This is an entry in "The Big Ones," a series covering 32 classic films for the first time on The Dancing Image. There are spoilers.
There is a case to be made that the first two Godfather films form the Great American Movie of the second half of the twentieth century. Just as Citizen Kane sums up a half-century of cinema in its flurry of techniques and time-spanning story, so The Godfather and The Godfather Part II have one foot in the world of classical cinema, with their mixture of formal restraint and epic grandeur, and one foot in the cinema of New Hollywood, with their gritty textures, dark themes, and graphic content. Certainly there are few cinematic masterpieces that retain such an immediate foothold in contemporary public consciousness (at least among men): ask someone whose other favorite films are recent blockbusters or lowbrow comedies what they think of The Godfather, and you're likely to get a positive response. The movie resonates across generations and interest levels in cinema history, acclaimed among those who revere classic Hollywood or foreign films, and popular with the crowd that likes the latest action and horror films. Those looking for entertainment made the first film the biggest box office hit of all time, those seeking middlebrow acceptance and respectability voted it Best Picture at the Academy Awards, and those celebrating cinema purely as art routinely place it atop polls and lists of the greatest movies of all time.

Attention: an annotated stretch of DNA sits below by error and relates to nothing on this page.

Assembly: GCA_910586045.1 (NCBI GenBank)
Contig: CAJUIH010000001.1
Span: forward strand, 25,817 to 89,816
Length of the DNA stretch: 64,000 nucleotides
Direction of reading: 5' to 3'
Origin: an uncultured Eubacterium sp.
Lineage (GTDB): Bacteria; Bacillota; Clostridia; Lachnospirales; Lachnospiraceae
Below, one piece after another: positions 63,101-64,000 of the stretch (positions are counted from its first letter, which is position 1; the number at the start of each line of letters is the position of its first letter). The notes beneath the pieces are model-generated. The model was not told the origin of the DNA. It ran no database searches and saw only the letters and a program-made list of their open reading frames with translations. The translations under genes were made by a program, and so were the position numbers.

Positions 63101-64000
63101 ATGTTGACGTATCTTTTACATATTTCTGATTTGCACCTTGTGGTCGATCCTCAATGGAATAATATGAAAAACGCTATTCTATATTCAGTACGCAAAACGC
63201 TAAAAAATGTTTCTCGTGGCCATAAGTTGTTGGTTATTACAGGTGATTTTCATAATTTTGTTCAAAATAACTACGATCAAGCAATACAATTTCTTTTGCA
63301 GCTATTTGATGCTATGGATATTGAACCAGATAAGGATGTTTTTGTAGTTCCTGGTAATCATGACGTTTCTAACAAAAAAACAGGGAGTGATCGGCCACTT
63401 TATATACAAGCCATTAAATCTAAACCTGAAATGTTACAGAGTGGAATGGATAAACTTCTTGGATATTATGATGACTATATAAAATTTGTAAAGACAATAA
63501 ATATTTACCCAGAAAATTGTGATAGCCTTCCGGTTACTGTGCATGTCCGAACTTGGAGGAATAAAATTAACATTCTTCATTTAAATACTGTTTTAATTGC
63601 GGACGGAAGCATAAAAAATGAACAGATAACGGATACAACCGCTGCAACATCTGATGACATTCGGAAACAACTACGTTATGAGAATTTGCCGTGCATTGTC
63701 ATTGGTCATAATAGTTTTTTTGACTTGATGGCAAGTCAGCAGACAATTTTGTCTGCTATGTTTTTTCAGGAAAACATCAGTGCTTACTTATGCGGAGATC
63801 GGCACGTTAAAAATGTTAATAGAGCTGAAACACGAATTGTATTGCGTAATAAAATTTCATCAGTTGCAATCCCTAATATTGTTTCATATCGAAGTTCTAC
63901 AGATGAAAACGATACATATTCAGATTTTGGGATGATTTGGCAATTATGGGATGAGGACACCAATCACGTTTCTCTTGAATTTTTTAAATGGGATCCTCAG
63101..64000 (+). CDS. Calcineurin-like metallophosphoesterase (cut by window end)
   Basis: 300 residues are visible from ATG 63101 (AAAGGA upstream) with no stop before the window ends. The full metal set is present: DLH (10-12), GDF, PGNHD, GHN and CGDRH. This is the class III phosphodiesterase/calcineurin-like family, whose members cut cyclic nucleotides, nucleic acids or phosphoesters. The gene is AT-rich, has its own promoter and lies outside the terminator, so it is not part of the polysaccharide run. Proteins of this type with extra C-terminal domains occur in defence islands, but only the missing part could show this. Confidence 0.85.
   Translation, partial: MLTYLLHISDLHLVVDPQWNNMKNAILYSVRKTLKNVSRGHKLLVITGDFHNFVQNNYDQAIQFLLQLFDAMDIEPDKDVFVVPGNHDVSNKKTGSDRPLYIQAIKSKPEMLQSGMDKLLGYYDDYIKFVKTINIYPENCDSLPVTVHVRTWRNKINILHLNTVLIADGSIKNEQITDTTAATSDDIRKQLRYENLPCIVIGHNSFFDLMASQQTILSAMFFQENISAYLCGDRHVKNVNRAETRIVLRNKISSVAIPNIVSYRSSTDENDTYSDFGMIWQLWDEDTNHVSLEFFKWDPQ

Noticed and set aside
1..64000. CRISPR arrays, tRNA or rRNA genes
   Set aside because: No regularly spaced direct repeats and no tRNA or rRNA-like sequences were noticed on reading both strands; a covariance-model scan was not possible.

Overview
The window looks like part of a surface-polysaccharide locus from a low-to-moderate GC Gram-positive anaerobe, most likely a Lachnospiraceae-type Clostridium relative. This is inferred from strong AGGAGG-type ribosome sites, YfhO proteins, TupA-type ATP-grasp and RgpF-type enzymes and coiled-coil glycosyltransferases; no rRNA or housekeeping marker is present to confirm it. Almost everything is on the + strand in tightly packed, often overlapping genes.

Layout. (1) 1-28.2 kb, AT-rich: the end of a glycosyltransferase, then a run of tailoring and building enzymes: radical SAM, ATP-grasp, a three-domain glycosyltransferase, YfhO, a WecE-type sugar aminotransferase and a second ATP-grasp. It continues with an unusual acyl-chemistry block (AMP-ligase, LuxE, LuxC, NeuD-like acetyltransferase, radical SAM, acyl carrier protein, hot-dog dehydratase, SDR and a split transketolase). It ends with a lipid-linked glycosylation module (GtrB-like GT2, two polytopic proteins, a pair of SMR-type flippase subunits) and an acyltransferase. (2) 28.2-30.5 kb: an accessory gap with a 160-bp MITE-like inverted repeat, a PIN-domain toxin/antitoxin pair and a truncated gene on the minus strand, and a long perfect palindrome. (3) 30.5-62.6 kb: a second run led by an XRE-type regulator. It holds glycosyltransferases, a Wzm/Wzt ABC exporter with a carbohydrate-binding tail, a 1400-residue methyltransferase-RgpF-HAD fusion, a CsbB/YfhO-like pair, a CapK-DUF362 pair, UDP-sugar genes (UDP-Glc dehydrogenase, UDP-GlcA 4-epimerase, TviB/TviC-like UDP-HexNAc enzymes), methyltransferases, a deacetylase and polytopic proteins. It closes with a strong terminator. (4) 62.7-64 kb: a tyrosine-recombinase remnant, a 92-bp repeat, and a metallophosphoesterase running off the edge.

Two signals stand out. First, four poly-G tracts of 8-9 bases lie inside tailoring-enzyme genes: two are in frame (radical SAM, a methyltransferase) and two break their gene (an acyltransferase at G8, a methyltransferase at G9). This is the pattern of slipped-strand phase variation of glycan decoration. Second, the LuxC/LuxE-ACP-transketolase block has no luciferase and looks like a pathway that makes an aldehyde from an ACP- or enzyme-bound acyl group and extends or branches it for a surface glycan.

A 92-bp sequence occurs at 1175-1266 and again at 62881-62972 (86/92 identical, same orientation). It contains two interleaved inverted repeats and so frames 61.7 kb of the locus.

In some ways, mixing the two films in one piece is deceptive. While they are often taken together - the Sight & Sound poll combines them and Francis Ford Coppola once re-edited a chronological version stretching from 1901 to 1960 for television - these movies are actually quite different in their approach and style. The Godfather is the movie of a nervous young filmmaker, supremely talented yet under pressure from a studio and crew that didn't quite trust him. It is an adaptation of an entertaining but lurid pulp bestseller, and the public anticipated it the way they had anticipated Gone with the Wind and Love Story, or (later on) The Exorcist and Jaws. The Godfather Part II, on the other hand, feels the film of a self-assured master, even though Coppola is just two years older - a hitmaker, he now commands big-budget resources with confidence and the beginnings of a hubris which would raise him up and eventually bring him down. Part II sheds all associations with its pulp roots, aspiring more towards the complexity and grandeur of a European art film, bleak American drama, or even Greek tragedy than the effectiveness of a tightly-wound thriller (although, of course, it achieves both, as so many great movies do). Yet it makes sense to consider the two films together, different yet inextricably bound. Above all, they tell one story - the slow, desperate, barely poker-faced moral fall of a young American, son of Sicily yet a long way from home.